Originally appeared in The Indy Star
Reminiscing with some friends last weekend led me to a very strange place. I found myself adding and subtracting decades on and from my current reality. I was trying to ascertain the ease with which I navigated or will navigate my financial life. “Is life easier or harder than it was 10 years ago, and will it be easier or harder 10 years from now?” I would ask myself. It was an unexpected and eye-opening exercise. My big takeaway was surprising: My financial life will be incredibly difficult at age 49, and it will remain difficult until I’m 56.
I don’t know why, but from what I’ve gathered, people tend to think their financial lives get easier over time, not harder. Personally, I know I’m saving aggressively, refusing to take on unnecessary financial obligations and dodging lifestyle creep, yet the writing is on the wall for me. My early 50s are going to be hard. I’ll have two teenagers in the throes of postsecondary education, I will have passed the halfway point of my career, and the pressure to achieve income independence will become palpable. And unlike my 20s, 30s and 40s, any “I’ll do it later” excuse will be undeniably absurd. Whatever financial hope I will have maintained throughout my 30s and 40s will meet the cold, hard surface of mathematics. Hope, once again, will prove to be a terrible financial planning strategy.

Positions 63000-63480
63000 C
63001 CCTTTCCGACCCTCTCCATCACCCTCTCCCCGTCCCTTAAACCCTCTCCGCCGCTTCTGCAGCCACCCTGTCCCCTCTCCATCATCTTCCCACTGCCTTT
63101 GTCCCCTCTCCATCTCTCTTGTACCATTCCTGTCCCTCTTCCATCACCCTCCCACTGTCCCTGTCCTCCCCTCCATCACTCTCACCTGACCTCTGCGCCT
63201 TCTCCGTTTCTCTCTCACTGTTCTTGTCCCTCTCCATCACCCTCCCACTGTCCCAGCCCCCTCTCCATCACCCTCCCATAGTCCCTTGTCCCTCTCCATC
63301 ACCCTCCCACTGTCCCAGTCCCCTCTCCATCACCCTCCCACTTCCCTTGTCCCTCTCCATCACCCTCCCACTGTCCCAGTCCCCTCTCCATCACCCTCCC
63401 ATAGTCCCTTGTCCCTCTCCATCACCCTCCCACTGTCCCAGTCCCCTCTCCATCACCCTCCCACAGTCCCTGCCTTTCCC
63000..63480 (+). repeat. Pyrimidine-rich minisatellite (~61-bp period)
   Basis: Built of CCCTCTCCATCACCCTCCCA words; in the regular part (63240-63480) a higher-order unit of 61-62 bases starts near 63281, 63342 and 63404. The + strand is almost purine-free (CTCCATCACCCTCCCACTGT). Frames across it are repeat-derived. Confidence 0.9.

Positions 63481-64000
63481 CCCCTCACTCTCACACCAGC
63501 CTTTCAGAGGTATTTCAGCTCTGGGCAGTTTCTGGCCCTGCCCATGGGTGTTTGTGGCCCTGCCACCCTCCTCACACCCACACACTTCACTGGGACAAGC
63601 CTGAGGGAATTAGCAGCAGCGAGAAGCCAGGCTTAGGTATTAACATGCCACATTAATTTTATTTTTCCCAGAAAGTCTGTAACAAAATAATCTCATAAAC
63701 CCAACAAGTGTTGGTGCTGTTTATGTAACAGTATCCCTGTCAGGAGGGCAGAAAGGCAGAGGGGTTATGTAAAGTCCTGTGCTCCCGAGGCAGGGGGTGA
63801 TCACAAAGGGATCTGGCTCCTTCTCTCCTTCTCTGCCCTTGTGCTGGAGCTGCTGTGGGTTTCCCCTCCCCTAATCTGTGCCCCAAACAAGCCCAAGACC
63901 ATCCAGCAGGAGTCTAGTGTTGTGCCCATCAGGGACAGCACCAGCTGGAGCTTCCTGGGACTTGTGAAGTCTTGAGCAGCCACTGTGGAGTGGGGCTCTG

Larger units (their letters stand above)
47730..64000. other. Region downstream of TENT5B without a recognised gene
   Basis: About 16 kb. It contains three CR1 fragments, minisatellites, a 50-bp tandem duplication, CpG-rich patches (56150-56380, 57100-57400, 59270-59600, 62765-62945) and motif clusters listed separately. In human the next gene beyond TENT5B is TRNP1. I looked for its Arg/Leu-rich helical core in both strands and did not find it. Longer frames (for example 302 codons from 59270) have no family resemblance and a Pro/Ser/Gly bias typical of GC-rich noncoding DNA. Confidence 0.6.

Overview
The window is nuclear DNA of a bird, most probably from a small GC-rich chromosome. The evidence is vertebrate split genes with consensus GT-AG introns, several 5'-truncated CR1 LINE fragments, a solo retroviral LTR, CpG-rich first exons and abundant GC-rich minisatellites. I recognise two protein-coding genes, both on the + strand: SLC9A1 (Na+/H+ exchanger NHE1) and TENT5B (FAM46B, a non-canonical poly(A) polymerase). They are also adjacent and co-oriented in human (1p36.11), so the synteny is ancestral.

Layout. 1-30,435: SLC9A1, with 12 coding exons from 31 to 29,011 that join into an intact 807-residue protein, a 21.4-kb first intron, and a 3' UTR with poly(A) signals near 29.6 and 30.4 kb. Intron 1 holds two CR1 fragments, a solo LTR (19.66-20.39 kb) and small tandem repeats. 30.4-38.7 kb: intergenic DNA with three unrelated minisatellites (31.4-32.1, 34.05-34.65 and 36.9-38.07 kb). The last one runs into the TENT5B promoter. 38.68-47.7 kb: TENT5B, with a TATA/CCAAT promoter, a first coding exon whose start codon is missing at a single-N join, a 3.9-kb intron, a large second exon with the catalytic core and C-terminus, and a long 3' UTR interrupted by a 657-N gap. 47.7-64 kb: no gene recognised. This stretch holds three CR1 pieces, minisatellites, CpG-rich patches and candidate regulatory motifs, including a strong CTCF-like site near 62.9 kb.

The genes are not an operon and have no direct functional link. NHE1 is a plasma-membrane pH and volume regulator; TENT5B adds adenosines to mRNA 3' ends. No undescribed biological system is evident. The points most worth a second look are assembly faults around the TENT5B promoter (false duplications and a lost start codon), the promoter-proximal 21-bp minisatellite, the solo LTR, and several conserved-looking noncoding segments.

Sit back and think about what the hardest decade of your life was or will be. Go ahead and do it right now. What 10-year period was or will be marked with overwhelming expenses, lesser-of-two-evils decisions and excruciatingly high stakes? Better yet, let’s put pen to paper so you may see what’s going on.
Grab a piece of paper and a writing utensil. Draw a giant “L.” You’re going to make a line graph. Along the bottom of the graph (x axis), list your age in increments of five. Start at 20 and end at 100. Feel free to mark major events in your life on the x axis for reference (e.g. birth of child, home purchase, child in college, retirement, etc.).
Next, populate the y axis with the numbers 1 through 10, with 1 at the bottom (representing easy) and 10 at the top (representing hard). The y axis will allow you to measure the financial difficulty of your life, taking into consideration stress, magnitude of expenses, difficulty of challenges, amount of income and whatever else you think makes your financial life hard or easy.
Draw a line representing the difficulty of your financial life over time, taking into account the past, your present reality and your projection of the future.
Draw it now. I’m waiting. Seriously, do it. The rest of the column depends on it.
What do you notice? Unless you’re a delusional robot, your 40s and 50s were or will be much harder than you originally thought.
Every decade is peppered with housing and transportation decisions, but beyond those common threads, your decades are different because of family dynamics, increasing income and expenses, and the nearing of your career’s denouement.
Consider the primary challenges of each decade.
Your 20s may have been tainted with student loan debt, the establishment of your career and the creation of your financial independence, but all things considered, your 20s were tolerable. Your 20s were hard because you probably didn’t know what you were doing. I know I didn’t. The financial challenges of your 20s pale in comparison to what’s on the horizon.